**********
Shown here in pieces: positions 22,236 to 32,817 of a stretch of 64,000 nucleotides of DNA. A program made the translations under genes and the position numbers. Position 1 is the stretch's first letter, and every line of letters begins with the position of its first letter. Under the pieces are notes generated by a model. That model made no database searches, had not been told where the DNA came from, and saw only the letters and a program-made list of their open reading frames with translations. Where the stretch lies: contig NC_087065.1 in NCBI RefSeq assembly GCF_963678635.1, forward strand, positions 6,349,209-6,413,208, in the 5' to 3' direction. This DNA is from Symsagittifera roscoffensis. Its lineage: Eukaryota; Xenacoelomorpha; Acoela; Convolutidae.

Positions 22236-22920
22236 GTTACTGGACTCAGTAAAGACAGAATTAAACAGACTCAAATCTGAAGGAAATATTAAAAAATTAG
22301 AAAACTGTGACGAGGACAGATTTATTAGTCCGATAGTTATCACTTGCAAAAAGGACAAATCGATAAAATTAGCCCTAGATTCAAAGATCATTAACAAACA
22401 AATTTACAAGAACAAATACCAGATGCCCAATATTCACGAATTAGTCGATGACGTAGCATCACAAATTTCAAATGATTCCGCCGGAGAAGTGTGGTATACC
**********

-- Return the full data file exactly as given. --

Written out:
Shown here in pieces: positions 22,236 to 32,817 of a stretch of 64,000 nucleotides of DNA. A program made the translations under genes and the position numbers. Position 1 is the stretch's first letter, and every line of letters begins with the position of its first letter. Under the pieces are notes generated by a model. That model made no database searches, had not been told where the DNA came from, and saw only the letters and a program-made list of their open reading frames with translations. Where the stretch lies: contig NC_087065.1 in NCBI RefSeq assembly GCF_963678635.1, forward strand, positions 6,349,209-6,413,208, in the 5' to 3' direction. This DNA is from Symsagittifera roscoffensis. Its lineage: Eukaryota; Xenacoelomorpha; Acoela; Convolutidae.

Positions 22236-22920
22236 GTTACTGGACTCAGTAAAGACAGAATTAAACAGACTCAAATCTGAAGGAAATATTAAAAAATTAG
22301 AAAACTGTGACGAGGACAGATTTATTAGTCCGATAGTTATCACTTGCAAAAAGGACAAATCGATAAAATTAGCCCTAGATTCAAAGATCATTAACAAACA
22401 AATTTACAAGAACAAATACCAGATGCCCAATATTCACGAATTAGTCGATGACGTAGCATCACAAATTTCAAATGATTCCGCCGGAGAAGTGTGGTATACC